I was fortunate to present at an aged care conference in the NT earlier this year. I remember talking with a facility manager of an NT Remote aged & community services site who employs local indigenous support workers within that region. She uses a smiley face system and a chocolate as a thank you to her staff who go above and beyond for their community members. She describes the smile and contagious giggle those support workers would have once finding the smiley face and chocolate on their desk.

It makes me smile as I picture it. There is something endearing about chocolate and kindness that just speaks to people. Maybe, it’s the small gesture with big impact that makes people feel good; we pass along hope and promote peace.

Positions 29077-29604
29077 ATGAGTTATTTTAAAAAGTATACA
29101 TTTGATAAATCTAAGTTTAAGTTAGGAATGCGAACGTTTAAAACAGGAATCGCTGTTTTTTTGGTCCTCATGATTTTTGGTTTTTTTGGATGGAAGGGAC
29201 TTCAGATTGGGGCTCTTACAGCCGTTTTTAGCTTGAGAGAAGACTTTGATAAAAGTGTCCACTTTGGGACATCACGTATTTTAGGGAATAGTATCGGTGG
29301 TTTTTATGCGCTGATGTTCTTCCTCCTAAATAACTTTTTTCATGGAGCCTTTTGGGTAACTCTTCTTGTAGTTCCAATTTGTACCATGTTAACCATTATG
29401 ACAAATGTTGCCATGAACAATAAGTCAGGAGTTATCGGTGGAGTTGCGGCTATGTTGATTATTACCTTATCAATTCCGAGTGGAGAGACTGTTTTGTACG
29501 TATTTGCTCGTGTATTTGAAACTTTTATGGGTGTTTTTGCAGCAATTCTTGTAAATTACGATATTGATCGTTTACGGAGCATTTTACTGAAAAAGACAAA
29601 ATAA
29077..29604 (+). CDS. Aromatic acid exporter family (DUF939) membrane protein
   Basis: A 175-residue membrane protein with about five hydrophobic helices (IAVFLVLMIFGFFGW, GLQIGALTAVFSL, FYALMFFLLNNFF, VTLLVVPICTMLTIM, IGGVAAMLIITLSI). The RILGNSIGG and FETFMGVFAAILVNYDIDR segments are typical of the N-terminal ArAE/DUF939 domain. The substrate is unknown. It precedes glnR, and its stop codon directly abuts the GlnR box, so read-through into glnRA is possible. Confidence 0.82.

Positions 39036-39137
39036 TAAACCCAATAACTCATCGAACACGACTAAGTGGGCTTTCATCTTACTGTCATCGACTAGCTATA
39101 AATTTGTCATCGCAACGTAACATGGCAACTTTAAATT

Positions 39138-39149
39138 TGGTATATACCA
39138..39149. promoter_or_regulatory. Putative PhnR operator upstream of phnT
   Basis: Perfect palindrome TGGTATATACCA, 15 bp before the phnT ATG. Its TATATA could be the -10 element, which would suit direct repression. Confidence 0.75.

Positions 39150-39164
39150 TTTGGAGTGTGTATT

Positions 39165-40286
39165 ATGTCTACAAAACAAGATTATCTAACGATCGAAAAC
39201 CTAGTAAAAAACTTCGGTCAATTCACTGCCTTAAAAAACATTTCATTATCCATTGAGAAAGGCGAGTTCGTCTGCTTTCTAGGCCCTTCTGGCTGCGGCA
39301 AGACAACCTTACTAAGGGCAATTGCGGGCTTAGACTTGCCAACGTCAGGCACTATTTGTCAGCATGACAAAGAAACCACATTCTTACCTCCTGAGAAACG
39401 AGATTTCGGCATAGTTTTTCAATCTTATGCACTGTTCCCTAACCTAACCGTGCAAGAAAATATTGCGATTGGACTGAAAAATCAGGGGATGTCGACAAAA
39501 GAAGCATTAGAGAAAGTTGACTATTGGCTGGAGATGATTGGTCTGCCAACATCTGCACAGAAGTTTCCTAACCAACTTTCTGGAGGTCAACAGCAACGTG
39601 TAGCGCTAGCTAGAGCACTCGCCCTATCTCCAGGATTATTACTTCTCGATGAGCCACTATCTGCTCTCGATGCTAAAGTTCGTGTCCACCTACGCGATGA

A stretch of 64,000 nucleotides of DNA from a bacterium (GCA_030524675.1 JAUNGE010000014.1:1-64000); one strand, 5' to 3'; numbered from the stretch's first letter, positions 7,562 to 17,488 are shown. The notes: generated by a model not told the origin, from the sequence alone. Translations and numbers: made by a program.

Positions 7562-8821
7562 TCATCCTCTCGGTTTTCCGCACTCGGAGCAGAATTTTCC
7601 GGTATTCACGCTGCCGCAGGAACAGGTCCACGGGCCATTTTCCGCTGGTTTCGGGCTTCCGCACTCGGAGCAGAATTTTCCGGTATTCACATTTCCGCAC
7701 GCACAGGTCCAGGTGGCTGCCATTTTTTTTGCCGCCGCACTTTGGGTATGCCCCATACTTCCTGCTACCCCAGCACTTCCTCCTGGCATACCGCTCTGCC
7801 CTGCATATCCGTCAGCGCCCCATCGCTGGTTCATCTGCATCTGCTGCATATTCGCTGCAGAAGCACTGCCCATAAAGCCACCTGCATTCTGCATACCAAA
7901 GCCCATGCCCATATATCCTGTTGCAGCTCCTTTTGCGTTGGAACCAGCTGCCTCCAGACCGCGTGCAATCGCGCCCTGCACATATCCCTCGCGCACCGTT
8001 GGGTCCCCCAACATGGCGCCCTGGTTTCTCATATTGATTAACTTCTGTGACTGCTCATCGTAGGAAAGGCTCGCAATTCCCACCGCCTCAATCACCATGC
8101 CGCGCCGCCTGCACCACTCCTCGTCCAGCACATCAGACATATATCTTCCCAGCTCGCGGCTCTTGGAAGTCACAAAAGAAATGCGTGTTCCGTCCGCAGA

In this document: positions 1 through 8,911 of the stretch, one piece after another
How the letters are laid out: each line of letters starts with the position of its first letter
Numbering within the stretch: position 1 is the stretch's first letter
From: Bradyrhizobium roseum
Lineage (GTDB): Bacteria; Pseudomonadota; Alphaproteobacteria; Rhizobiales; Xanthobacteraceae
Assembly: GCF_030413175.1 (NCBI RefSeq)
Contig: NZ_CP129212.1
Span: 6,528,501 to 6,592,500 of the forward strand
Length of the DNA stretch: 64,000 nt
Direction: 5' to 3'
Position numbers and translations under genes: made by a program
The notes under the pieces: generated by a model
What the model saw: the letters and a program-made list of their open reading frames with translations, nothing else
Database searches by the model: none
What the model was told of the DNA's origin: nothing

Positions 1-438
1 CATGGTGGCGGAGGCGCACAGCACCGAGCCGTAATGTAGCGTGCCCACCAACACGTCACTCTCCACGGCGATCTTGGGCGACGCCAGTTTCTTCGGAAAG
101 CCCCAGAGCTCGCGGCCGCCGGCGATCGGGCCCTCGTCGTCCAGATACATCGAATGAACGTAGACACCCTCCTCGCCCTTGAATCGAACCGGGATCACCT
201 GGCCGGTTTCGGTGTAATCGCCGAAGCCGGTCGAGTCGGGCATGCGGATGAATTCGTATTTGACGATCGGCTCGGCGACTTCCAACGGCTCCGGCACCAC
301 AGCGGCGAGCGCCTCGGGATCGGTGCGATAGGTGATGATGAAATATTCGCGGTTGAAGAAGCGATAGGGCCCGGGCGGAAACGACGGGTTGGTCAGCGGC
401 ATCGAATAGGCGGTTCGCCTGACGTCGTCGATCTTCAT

Kindness in a COVID World

One of our clinical colleagues working in a COVID hotspot shared this example on her social media, she was working a shift in a hotel, COVID swabbing travellers. She came across a beautifully decorated handwritten coloured poster on one door that said, “Thank you for looking after me, have a wonderful day”. This small gesture of kindness made that nurse’s day!

 

Registered Nurse Jen’s Story

RN Jen has worked with HCA for more than 11 years. I’ll never forget when I first met Jen, she had recently applied to join our team and had supplied all the necessary paperwork for onboard. We had a new administrator who had also joined the Darwin team this same week, and I had given said colleague the task of scanning in all Jen’s documents for her file. It was shortly identified days later that there had been a technical issue with a new colleague and scanner and none of the scanning had worked and alas Jen’s docs had all been shredded.